This weekend’s panels, in regards to that last one, were split. Among the expected shout-outs to “the power of the story” and the like—celebrations of narrative that verged, at times, on fetishizing it (narrative compels! narrative informs! narrative is The Whole Damn Point!)—were treatments of new forms of storytelling on the Web: leveraging its power to employ cinematic techniques to still photography; using its immense archival capabilities to record the lives of ordinary people; employing the people formerly known as “audience” to inform and shape and tell stories.

In all this, Schultz’s invocation was one of the few times the term “business model” was used—again, from what I heard, anyway—at the Sheraton Boston this weekend. And that’s to be expected; financial concerns weren’t relevant to the conference’s main concern of the craft and the crafting of narrative. Except: “business model,” the term and the concept, was there. The thing hovered, wraith-like, throughout the weekend’s panel discussions and speeches. As participants spoke eloquently about “moving people through journalism” and the flattening force of compelling narrative (another specter was Joseph Campbell)…there it was. Jon Lee Anderson spinning exciting, charismatic yarns about his adventures in Bolivia and Iraq. (But what about the business model?) Gwen Ifill discussing the connection between a politician’s biography and our national identity. (But what about the business model?) Jenn Crandall describing the supreme trust required between herself and her subjects in creating her remarkable onBeing project. (But what about the business model?)

The tension, in this sense, between theory and practice, between church and state, between the ideal (this is what good narrative should look like) and the pragmatic (this is what good narrative can look like) suggests that now is the right time to question our assumptions—assumptions so commonly accepted that they’ve moved toward cliche—about the transcendent “power of narrative.” (What, exactly, makes narrative powerful? What about it is necessary and fundamental, and what about it is incidental? How can we put its power to use in new journalistic forms?) As Benton said during a talk on Saturday, the Web is engendering “a new openness to the kinds of things that we can deem journalistically acceptable.”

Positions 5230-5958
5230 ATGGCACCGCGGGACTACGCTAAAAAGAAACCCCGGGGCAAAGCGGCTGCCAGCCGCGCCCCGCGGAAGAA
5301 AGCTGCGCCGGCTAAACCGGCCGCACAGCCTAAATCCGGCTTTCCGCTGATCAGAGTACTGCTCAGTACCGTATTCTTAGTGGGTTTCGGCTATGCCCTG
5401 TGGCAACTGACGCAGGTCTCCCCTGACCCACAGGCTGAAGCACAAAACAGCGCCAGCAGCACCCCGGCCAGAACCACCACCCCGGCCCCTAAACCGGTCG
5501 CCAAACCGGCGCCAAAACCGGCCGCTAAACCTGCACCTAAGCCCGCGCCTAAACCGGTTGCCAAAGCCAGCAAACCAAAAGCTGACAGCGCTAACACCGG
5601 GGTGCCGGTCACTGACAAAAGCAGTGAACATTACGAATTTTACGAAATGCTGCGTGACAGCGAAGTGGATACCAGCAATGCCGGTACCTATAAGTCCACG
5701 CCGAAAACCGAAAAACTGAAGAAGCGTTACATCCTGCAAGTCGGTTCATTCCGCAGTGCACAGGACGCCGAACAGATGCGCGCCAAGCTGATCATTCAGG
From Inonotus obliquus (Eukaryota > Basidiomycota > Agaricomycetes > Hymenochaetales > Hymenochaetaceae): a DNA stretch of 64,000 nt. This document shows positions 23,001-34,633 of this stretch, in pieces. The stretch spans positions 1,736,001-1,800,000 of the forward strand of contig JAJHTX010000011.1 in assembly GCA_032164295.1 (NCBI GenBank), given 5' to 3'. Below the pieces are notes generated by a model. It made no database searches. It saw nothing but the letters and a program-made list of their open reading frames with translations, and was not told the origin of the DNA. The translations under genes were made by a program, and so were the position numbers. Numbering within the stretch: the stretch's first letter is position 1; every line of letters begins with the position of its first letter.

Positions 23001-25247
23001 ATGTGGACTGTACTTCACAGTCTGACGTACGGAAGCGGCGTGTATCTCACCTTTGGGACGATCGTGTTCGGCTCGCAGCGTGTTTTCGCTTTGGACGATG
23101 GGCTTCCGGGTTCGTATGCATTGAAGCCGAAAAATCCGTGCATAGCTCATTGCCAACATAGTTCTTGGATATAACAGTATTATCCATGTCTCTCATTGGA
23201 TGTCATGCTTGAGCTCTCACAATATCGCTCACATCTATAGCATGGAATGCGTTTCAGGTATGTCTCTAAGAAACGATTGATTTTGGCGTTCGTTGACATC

It certainly is. And we journalists, whether we’re literary or hard-news in our sensibility, reject—or, worse, ignore—that new openness at our own peril. Just as we ignore our industry’s financial woes at our own peril. Picasso could have spent hours—days—years—watching and framing and feeling the quiet undulations of the night sky; none of it would have mattered had he been unable to afford paint.

Take, again, Schultz’s “it’s not you, it’s the business model” declaration…which became, in some sense, the de facto motto of the conference overall. It’s a good line, to be sure, both simple and inspirational (with the added virtue, as they say, of being generally true). But it’s also reductive. Journalism’s current woes are much more complicated, after all, than the loss of print-ad revenue. Our problems are bigger than our business model. “We’re part of the problem,” said Maria Carrillo, managing editor of the (Norfolk) Virginian-Pilot. “We’re telling stories the same old way.”

This is a time, then, not simply for reiterating time-tested journalistic values—although it is a time for that, too—but also for re-thinking those values. For reframing our assumptions about narrative. And for rewriting the story of journalism itself.

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Megan Garber is an assistant editor at the Nieman Journalism Lab at Harvard University. She was formerly a CJR staff writer.